Here are the alleged actual details:

    The Internet communication satellites are expected to be in the smallsat-class of 100-to-500 kg (220-to-1,100 lb)-mass, which were intended to be in Low Earth Orbit(LEO) at an altitude of approximately 1,100 kilometers (680 mi). However, SpaceX ultimately decided to keep the satellites at a relatively low 550 kilometers (340 mi), due to concerns about the space environment.[41] Initial plans as of January 2015 were for the constellation to be made up of approximately 4000 cross-linked[36]satellites, more than twice as many operational satellites as were in orbit in January 2015.[5]
    The satellites will employ optical inter-satellite links and phased array beam forming and digital processing technologies in the Ku- and Ka band according to documents filed with the U.S. Federal Communications Commission (FCC).[42][43] While specifics of the phased array technologies have been disclosed as part of the frequency application, SpaceX enforced confidentiality regarding details of the optical inter-satellite links other than that they will utilize frequencies above 10,000 GHz.[44]
    The satellites would be mass-produced, at much lower cost per unit of capability than existing satellites. Musk said "We’re going to try and do for satellites what we’ve done for rockets."[45] "In order to revolutionize space, we have to address both satellites and rockets."[5] "Smaller satellites are crucial to lowering the cost of space-based Internet and communications."[11]
    In February 2015, SpaceX asked the FCC to consider future innovative uses of the Ka-band spectrum before the FCC commits to 5G communications regulations that would create barriers to entry, since SpaceX is a new entrant to the satellite communications market. The SpaceX non-geostationary orbit (NGSO) communications satellite constellation will operate in the high frequency bands above 24 GHz, "where steerable earth station transmit antennas would have a wider geographic impact and significantly lower satellite altitudes magnify the impact of aggregate interference from terrestrial transmissions."[46]
    The system will not compete with Iridium satellite constellation, which is designed to link directly to handsets. Instead, it will be linked to flat user terminals the size of a pizza box, which will have phased array antennas and track the satellites. The terminals can be mounted anywhere, as long as they can see the sky.[36]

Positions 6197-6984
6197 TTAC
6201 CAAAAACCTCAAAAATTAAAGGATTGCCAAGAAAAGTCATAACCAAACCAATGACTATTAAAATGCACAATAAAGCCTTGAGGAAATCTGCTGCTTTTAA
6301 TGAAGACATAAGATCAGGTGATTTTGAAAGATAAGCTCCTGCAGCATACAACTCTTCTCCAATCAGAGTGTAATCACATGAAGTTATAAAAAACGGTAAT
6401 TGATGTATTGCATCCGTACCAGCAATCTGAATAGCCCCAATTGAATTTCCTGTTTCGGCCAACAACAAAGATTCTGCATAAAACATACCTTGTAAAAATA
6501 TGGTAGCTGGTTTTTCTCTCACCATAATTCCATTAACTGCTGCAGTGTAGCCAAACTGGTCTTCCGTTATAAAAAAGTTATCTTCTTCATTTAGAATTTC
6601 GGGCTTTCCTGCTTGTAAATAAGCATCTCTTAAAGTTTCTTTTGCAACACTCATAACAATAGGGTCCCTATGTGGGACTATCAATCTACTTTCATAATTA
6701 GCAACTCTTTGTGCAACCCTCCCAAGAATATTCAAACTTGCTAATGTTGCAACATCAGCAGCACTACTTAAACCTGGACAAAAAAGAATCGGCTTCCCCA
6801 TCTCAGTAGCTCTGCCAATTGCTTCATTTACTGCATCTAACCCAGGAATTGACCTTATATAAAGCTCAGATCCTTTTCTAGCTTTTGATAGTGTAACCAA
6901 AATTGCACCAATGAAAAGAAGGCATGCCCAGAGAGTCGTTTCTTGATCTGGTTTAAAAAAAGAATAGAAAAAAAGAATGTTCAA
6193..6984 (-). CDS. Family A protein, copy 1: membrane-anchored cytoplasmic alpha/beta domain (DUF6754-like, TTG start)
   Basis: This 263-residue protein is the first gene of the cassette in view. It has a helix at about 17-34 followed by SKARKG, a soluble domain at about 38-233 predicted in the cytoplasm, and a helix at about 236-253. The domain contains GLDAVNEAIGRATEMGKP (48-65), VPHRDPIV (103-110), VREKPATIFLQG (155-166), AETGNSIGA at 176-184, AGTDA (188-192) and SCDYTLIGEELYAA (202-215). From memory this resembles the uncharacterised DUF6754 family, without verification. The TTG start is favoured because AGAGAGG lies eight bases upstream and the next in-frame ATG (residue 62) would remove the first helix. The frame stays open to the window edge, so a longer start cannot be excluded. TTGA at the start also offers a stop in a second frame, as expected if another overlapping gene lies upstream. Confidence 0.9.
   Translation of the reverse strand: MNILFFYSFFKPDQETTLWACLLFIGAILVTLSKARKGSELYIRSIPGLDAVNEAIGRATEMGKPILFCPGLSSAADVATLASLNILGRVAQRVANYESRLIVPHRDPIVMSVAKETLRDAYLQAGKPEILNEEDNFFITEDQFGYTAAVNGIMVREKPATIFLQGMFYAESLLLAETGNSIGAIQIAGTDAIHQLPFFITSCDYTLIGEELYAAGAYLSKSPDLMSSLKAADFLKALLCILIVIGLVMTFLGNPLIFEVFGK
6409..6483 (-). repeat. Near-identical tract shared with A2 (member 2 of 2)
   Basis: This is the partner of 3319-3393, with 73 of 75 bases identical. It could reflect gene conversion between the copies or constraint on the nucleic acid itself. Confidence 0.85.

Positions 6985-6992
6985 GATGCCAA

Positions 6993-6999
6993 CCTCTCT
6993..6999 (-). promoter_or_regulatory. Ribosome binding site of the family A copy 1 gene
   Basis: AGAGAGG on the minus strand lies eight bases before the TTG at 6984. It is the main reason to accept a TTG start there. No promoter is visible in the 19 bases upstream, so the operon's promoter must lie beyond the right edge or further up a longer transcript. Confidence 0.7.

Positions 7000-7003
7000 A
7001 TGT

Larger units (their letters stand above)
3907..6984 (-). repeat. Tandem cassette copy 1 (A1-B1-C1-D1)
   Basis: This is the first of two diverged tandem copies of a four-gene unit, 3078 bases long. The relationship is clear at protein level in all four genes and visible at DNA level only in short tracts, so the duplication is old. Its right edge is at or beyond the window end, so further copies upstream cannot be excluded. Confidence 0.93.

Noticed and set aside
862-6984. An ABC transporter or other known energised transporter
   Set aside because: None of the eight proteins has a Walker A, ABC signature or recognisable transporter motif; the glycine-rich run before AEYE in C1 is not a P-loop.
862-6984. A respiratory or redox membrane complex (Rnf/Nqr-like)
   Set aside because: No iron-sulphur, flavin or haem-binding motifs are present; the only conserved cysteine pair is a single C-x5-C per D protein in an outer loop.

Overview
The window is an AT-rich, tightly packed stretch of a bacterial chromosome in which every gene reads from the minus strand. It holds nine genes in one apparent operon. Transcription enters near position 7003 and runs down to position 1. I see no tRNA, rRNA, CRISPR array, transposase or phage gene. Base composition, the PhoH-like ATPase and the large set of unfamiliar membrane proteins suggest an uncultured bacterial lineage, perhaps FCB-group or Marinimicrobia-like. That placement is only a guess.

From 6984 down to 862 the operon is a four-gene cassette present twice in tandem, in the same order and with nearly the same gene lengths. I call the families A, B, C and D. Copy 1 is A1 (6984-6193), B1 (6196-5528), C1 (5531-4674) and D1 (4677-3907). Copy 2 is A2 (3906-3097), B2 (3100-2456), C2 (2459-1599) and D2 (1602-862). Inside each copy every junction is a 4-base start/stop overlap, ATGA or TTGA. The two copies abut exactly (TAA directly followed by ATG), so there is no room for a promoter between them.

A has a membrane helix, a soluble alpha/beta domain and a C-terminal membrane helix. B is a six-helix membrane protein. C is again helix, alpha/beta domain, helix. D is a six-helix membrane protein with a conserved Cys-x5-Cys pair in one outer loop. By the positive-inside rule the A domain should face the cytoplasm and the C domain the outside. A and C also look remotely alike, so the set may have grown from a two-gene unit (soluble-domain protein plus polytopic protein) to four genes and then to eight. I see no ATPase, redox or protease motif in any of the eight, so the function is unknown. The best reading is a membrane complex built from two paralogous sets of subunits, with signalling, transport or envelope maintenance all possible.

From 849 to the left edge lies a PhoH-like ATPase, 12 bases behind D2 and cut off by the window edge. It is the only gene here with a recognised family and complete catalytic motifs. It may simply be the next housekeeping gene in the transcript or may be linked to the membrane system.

Internet traffic via a geostationary satellite has a minimum theoretical round-trip latency of at least 477 ms (between user and ground gateway), but in practice, current satellites offer latencies of 600 ms or more. Starlink satellites would orbit at 1/30 to 1/105 of geostationary orbits, and thus offer more practical latencies of around 7 to 30 ms, comparable to or exceeding existing cable or fiber networks.[47]
    The system will use a peer-to-peer protocol claimed to be "simpler than IPv6"[48], though no details have been as yet released.

    https://en.wikipedia.org/wiki/Starlink_(satellite_constellation)#Satellite_hardware


    And here's the link to the FCC's approval for SpaceX to deploy their second lot of satellites (PDF link):

    https://docs.fcc.gov/public/attachments/DOC-354775A1.pdf

    That's outdated. From the same article, "By September 2017, the planned number of sats in each constellation had not changed, but the altitude of each constellation became explicit: the larger group—7,518 sats—would operate at 340 kilometres (210 mi) altitude, while the smaller group—4,425 sats—would orbit at 1,200 kilometres (750 mi) altitude."

    So again, 840 miles round-trip minimum, up to 3000 miles round-trip if you need to go through a high-altitude relay.

    Having worked with satellites, I would be shocked if the total latency, including channel contention, was less than 100ms.
    watto_cobra